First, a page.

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Oak TARDIS Time Cabinet

Started by kutan66, Apr 18, 2019, 07:06 pm

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kutan66

Apr 18, 2019, 07:06 pm Last Edit: Jul 13, 2019, 11:29 pm by warmcanofcoke
Hello.  I've spent the last couple of weeks thinking about and planning this.. now the Easter break has appeared and in the morning it will be time for some full-tilt 'Tardis' action.    The little one with his Police Box fascination has spurred me into action.. I've only fancied making one for.. well.. decades!

My initial idea was that this would be around a half-size, half-depth 'cabinet'.  Something to keep the kids' toys in.   The only place for it in the room would be next to the telly, but even at that scale it was going to encroach on my tv viewing from my favourite seating position!   So my wife suggested the guest bedroom.  Suddenly we have a lot more room to play with!   So after a couple more changes I've scaled it to 88.5%.  Sounds a strange percentage.. but this will hopefully make it be 2.4m tall, including the 'lamp' on top.  This gives a couple of inches of space between it an the ceiling.

I'm going for a Thomas Yardley-Jones Mk1 design as a basis, though I will vary slightly on a couple of details along the way.

The only way I can really make this - and especially for it to go in the house (something so big) is to make it a 'useful' piece of furniture.   And it has now jumped from being a cabinet for toy storage, up in size to a wardrobe.  

I'm also not going to make it blue (if I can be forgiven!) its going to be mainly polished solid oak, with oak veneered MDF for the 'usual' panels in the doors and the floor and back, to help keep costs down.   Oak goes up in price almost constantly.

Here are some of the bits which arrived yesterday, patiently waiting..

Oak.jpg

And here are some of the printouts with measurements converted to scale, and some notes too - (and the little fellow's Tardis Handbook and Type 40 Instruction Manual!)

Plans.jpg

Early start tomorrow, and hopefully more pics with some progress in the evening.

Cheers
Ian

Volpone

Reading the thread title, I was going to say, "be a shame to use oak and then paint it all blue."  Great minds.  That said, I shudder to think the cost, even with veneer.  I planned to use pressure treated wood and balked at the cost of *that,* instead going with cheap twisty pine (that I was glad I was painting blue). 
"My dear Litefoot, I've got a lantern and a pair of waders, and possibly the most fearsome piece of hand artillery in all England. What could possibly go wrong?"
-The Doctor.

russellsuthern

I've always thought it would be nice to see a really well built oak TARDIS, not painted but varnished & left in It's natural colour.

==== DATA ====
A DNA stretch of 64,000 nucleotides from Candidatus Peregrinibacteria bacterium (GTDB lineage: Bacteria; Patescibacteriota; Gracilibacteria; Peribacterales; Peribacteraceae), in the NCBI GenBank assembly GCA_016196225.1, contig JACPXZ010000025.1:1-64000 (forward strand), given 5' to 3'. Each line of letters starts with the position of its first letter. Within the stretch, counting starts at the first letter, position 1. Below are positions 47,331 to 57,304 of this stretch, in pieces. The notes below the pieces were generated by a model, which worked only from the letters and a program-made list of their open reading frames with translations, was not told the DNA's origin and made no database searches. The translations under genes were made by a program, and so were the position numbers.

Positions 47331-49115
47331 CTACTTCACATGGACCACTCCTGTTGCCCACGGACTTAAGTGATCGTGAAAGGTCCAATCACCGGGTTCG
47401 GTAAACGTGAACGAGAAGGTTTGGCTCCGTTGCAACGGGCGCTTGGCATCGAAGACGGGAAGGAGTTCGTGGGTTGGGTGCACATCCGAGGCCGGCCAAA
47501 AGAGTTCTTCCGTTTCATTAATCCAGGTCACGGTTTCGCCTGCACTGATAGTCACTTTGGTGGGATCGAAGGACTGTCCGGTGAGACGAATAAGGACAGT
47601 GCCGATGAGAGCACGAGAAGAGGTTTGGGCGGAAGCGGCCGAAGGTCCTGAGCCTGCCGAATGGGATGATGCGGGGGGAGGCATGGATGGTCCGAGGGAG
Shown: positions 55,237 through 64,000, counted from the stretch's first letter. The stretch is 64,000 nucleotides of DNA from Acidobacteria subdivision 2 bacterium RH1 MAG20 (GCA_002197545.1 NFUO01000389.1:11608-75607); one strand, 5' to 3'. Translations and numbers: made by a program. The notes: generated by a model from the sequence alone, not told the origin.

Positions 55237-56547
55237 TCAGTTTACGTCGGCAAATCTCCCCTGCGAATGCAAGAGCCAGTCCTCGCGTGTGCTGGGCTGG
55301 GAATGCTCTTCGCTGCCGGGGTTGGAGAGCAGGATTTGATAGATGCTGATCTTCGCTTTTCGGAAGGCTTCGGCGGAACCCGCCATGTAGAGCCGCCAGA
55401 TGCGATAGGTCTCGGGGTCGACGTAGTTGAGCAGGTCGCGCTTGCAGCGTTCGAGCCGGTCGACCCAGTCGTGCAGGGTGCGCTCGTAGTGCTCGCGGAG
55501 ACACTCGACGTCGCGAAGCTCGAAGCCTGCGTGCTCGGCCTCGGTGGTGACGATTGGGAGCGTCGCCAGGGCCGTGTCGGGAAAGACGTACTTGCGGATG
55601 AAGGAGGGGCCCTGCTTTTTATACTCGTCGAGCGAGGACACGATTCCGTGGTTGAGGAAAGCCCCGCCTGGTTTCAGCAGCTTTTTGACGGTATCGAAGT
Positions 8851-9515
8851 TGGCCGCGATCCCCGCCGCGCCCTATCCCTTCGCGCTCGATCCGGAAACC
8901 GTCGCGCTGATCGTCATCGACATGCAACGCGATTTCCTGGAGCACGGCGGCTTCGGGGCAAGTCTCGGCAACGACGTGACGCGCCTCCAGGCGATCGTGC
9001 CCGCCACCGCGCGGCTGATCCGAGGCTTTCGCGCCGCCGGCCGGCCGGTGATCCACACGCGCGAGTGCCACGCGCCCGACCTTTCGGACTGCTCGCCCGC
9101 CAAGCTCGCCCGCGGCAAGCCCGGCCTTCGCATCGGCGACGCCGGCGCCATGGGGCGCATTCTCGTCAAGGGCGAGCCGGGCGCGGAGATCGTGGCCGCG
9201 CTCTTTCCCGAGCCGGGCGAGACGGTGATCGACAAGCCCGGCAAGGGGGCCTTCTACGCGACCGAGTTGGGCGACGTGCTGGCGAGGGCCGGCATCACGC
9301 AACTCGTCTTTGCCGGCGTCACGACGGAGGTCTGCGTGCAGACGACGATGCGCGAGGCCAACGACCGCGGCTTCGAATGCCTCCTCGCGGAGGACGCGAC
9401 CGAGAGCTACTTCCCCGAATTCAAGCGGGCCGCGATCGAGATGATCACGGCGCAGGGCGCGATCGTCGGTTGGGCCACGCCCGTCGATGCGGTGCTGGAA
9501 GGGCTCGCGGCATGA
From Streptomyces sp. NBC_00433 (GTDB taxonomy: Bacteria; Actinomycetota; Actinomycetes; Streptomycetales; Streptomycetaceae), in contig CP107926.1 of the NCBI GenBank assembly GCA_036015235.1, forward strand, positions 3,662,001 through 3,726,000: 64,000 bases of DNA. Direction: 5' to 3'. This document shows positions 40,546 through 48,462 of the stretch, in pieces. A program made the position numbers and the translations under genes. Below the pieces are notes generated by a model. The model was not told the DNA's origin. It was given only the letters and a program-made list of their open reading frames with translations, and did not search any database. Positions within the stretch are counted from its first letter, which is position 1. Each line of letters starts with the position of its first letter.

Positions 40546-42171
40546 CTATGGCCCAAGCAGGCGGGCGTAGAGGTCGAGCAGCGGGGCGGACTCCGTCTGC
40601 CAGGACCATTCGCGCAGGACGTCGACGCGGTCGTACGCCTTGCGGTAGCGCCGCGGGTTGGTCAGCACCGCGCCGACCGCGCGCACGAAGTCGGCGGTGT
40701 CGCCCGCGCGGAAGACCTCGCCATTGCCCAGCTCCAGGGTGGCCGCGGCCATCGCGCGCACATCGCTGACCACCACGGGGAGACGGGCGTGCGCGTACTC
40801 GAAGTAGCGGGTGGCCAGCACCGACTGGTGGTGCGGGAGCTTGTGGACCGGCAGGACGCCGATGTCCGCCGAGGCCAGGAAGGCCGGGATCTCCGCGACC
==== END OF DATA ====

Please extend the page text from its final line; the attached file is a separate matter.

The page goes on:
I think that would look rather spiffy...

Good luck with your build.

Regards,

Russell

kutan66

I've had a long day today.. and I'm bushed!

Was up just after 7 to start at 8.   Before I left the house I thought I'd measure the space where it is to go.. and it was looking a bit tight to the window, so I thought I would scale it down a tad before I began.

Luckily I had scanned in my notes once before, and photoshopped out the scaled dimensions, for when I altered it before.   So I had to work out the scaled sizes again before I could start cutting.   It is now going to be 84% of the original size.  This makes it about 60mm narrower than the previous scale (88.5%) about and 4" shorter.

Indeed - as Volphone says - the oak wasn't cheap.   If you want to know, the planks of 1 1/2" x 7" and 1" x 7" oak, plus 2 sheets of 7mm oak veneered MDF came to £576 including VAT.   Probably a good job I'm only making a Half-Tardis!

It is some very nice timber though - its solid, heavy and has a nice grain.  I'm thinking its not going to be something you'll move in a hurry once its assembled and in position on site!

Due to the cost, I didn't rush cutting it up.  Wanted to keep waste right down.   Here is Thomas surveying the cut up wood from standing on a box.   He's been asking when will it be ready!

03Cut.jpg

I've cut up bits for the posts, door frames, base sides, top sign frame and some steps - then planed and thicknessed it ready for a good start tomorrow.

04Planed&Thicknessed.jpg

Hopefully tomorrow will bring some shape to it!

kutan66

Quote from: Volpone on Apr 19, 2019, 03:57 am
Reading the thread title, I was going to say, "be a shame to use oak and then paint it all blue."  Great minds.  That said, I shudder to think the cost, even with veneer.  I planned to use pressure treated wood and balked at the cost of *that,* instead going with cheap twisty pine (that I was glad I was painting blue). 


With oak - you can get an electric wire brush to it.. and it rips out the softer grain, leaving a nice aged/weathered look.   Then you could water down some blue emulsion and give it a 'wash'.   Though not entirely sure how this would turn out.. and its not something I'm planning on doing with this!

kutan66

Quote from: russellsuthern on Apr 19, 2019, 07:47 am
I've always thought it would be nice to see a really well built oak TARDIS, not painted but varnished & left in It's natural colour.
I think that would look rather spiffy...

Good luck with your build.

Regards,

Russell


Thank you!   I do like oak, and for years I've thought it would be nice to make a three foot high oak Tardis.   Never thought I'd be making something this big though.   6" oak corner posts should look good and solid.


kutan66

Another long slog.  I usually like to do nothing on my bank holiday weekends!

Beginning making doors today.  First job was getting the angle around the panels correct.   I've read in a couple of places on here that the angle is 22 degrees.  But looking at the measurements on Tony Farrell's (fabulous) Mk1 plans (25mm deep panels and 7mm difference between front of the door legs and where the leg hits the panel).  This works out at 17 degrees.    If it was 9mm.. that would make 22 degrees.    Anyway.. our cutters for window sections are mostly 17 degrees, so it makes sense to use that.

05-bevels.jpg